Shoes, like every other thing related to man, have a history. Shoes started out as a protective measure for our feet and have grown into an industry, filled with its own trends and fashion. Looking back at the vintage shoes fills one with a feeling of awe. A production technique of barely strung together dear and bearskin has grown into a top-notch Industry with quality taste in design and style that has contributed greatly to the economic sector of the world.
The evolution of shoes, took a massive turn in the 19th century with the development of the sports shoe, being the converse created in 1917. In 1923, the Chucks Taylor signature was added to the patch of the converse shoe, as a form of recognition for the support the then basketball game gave to the shoe.
The 1920s saw the emergence of a new set of shoe designs, especially with women. It was the period after WW1, the economy was good, there was a rise in the stock market plus the prohibition of organized crimes, which led to a renewed mindset that allowed women to dress more freely and enabled more risqué fashions both in dresses and shoes. Women shoes witnessed notable changes like the addition of bar shoes and T straps and pumps.
While Men’s shoes in the 20s were more of casual shoes as men chose to settle for more comfortable fashion, like the oxford lace-ups, slippers, tennis shoe and two-tone shoes. In the early 20s, the cap to lace boots was still trendy, due to their sturdy, comfortable and durable nature. The colours of male shoes came in black, brown and grey. White coloured shoes were worn mostly during the summer period but were worn all year round mostly by the wealthy, as they were difficult to maintain.
A shoe spat was another fashion item popular, amongst a certain group of fashionable gentlemen in the 1920s, to be precise; bootleggers, gangsters and other notorious thugs of the ton. Also, in the 1920’s men house slippers became a thing. These slippers came in different styles, such as moccasins, opera, tuxedo, Romeo and carpet slippers and they were usually made of leather or felt, lined with soft flannel or silk.
The great depression started in October 1929 and the effect this had on the economy stirred up a different kind of evolution in the industry of shoemaking. The outbreak of World War II in 1939, resulted in the sandals coming back with a bang, as the military ban on leather, forced shoemakers to make do with wood, cork and fake leathers. Plus the rationing of these materials led to the creation of sandals, peep-toed or open-toed pumps, as these designs demanded the use of less production material.
In 1934, the tennis shoe was created and was usually worn by the wealthy during sports activities. There was also a boost in the demand for more comfortable shoes, as people no longer saw the need to squeeze their feet, into narrow shoes hence the birth of shoes like the platform shoes for women made by Salvatore Ferragamo and André Perugia.
1940s saw the heat of World War II, men were stuck at war and women had to step up to more male-dominated roles, in order to sustain themselves and their families. This led to a different kind of outbreak in the footwear industry, especially with female shoes.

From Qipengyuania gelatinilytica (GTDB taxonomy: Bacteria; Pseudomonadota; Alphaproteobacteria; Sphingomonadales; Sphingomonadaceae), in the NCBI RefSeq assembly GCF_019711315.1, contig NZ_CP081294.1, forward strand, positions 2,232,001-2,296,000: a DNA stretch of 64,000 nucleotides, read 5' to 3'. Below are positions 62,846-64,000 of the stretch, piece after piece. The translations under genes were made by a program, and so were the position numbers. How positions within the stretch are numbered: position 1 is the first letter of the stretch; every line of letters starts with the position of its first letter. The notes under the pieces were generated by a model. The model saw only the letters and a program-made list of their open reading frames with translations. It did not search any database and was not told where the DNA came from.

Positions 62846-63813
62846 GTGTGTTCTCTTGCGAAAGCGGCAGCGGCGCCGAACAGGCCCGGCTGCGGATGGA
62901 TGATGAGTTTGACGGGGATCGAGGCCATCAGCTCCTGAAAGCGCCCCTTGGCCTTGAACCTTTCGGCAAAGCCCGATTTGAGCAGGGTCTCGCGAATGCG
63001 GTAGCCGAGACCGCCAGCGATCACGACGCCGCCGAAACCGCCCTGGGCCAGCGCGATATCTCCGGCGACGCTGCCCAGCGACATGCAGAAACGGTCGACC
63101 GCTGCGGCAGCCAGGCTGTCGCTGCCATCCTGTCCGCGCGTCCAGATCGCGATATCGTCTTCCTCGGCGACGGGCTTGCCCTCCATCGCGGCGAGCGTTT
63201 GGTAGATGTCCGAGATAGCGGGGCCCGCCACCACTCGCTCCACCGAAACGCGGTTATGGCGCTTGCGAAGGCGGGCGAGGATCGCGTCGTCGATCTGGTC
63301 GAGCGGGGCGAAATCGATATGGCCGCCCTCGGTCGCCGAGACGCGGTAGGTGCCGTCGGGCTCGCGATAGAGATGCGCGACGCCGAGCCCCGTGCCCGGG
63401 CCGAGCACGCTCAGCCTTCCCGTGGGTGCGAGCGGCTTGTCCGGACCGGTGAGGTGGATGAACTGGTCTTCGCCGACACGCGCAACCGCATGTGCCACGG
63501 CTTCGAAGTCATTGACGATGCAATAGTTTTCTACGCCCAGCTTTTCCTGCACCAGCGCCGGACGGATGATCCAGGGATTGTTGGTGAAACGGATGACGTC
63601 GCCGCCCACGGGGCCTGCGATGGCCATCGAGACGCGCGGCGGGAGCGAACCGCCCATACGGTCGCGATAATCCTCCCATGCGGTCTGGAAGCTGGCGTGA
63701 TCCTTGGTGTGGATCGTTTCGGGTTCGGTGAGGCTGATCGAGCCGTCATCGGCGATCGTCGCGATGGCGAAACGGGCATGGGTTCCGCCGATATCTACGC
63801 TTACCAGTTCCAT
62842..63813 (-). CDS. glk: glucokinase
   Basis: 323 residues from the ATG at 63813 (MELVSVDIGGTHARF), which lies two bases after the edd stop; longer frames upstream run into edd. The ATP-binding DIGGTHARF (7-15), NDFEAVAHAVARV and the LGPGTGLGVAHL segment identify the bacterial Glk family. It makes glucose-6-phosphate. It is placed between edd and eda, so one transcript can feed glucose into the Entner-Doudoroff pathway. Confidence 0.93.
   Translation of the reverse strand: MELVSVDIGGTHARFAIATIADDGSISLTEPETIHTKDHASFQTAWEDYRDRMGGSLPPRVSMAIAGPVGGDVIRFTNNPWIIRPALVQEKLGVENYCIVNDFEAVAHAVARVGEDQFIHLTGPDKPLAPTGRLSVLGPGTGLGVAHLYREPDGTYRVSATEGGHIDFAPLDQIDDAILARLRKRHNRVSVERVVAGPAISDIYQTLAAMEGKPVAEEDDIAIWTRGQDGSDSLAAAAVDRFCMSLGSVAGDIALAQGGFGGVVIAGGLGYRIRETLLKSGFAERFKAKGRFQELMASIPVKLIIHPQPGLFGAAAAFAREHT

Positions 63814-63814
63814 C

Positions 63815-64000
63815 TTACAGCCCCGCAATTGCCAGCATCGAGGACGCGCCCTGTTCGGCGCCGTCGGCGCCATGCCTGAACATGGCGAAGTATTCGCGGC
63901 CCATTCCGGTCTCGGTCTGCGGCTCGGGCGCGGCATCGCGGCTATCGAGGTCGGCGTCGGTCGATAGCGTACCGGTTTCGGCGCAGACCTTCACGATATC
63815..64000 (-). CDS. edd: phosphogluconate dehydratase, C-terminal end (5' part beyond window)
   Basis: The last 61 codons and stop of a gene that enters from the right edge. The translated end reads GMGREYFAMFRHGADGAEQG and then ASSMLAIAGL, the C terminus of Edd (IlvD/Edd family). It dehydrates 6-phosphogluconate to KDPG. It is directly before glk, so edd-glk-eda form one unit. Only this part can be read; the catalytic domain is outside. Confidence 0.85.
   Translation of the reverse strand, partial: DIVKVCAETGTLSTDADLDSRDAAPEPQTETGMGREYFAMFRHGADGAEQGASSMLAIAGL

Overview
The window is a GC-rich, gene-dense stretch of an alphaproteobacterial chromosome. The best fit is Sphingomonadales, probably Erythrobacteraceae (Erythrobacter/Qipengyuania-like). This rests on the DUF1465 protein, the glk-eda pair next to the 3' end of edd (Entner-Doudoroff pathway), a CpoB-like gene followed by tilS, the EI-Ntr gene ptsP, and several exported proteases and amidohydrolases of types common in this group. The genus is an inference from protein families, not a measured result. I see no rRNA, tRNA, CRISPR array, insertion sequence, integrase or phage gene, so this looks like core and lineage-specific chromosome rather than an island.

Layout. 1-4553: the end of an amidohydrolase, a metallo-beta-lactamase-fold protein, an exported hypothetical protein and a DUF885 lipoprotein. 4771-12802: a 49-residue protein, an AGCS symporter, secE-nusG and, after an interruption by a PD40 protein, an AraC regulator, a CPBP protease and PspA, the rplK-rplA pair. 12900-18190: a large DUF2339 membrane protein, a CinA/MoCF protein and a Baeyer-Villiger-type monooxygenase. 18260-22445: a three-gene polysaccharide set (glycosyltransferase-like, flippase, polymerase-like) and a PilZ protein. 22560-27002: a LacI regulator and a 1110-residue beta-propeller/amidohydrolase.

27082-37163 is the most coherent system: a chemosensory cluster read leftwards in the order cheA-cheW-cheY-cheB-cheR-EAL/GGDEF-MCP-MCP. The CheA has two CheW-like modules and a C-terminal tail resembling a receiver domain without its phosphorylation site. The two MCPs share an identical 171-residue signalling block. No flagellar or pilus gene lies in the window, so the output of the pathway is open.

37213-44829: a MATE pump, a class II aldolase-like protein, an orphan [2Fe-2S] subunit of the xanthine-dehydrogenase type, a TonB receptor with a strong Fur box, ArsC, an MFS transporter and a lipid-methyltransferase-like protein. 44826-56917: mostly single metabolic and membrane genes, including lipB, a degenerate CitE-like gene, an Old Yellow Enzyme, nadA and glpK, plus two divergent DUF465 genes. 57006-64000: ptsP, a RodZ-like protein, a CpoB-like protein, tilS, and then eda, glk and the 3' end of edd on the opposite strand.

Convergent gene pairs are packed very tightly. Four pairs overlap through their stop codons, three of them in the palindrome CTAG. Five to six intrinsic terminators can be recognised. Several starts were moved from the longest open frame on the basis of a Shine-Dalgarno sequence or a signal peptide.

Women shoes suffered some limitations; restrictions were placed on heels to be reduced to merely one to two inches. There was a need for practical shoes as women were now working in factories and doing odd labour that demanded their fashion to be suited to their environment. This led to the emergence of shoes like loafers and saddle shoes.
Men shoes in 1940 have still consisted mainly of Oxfords, brogues and Moccasins but due to the restrictions placed on the leather and the lack of enthusiasm to dorn shoes made by reptile skin or synthetic materials, men shoes were made of brown and grey cotton and the soles were made of wood. Though wooden soles lacked durability, hence after the war, men were able to get leather shoes and rubber soles to enable easy repair of the soles.
1950 saw the emergence of the stiletto shoe by Charles Jourdan, which served as a big game-changer. Women shoes, upgraded from the usual chunky heels and wedges to shoes with sleek designs usually involving cutout toes and light heels. While things stayed pretty much the same for the Men as tennis shoes, converses and Oxfords were still a favourite.
Shoes in the 60s consisted of mostly stilettos and heels, the twist dance was in the full rave and it was a period of fun and dancing. The 60s also had the “go-go” boots that appealed to the younger generation. The boots were usually made of plain leather or loose plastic and treated textiles.
Men shoes encountered a big change in the 60s, with the emergence of the ankle boots with Cuban square heels and the Beatles boots that offered a variety of colours in suede materials.
The 70s, an era regarded as the period of freedom. Shoes from the 70s were created to fit this ideology. Women shoes offered different varieties of heels from wedges to stilettos, flats, clogs or boots. Platforms were the most popular shoes for women and men. Boots with platform heels gave the men boosts for extra height.
The 80s was a time that the economy of the world was in full bloom once again. Shoes from the 80s were worn to reflect a person’s social and professional status. The sling back shoe with pointed toes and slender kitten heels was popular among the women in the 80s while the men still stuck with their loafers, oxfords and brogues.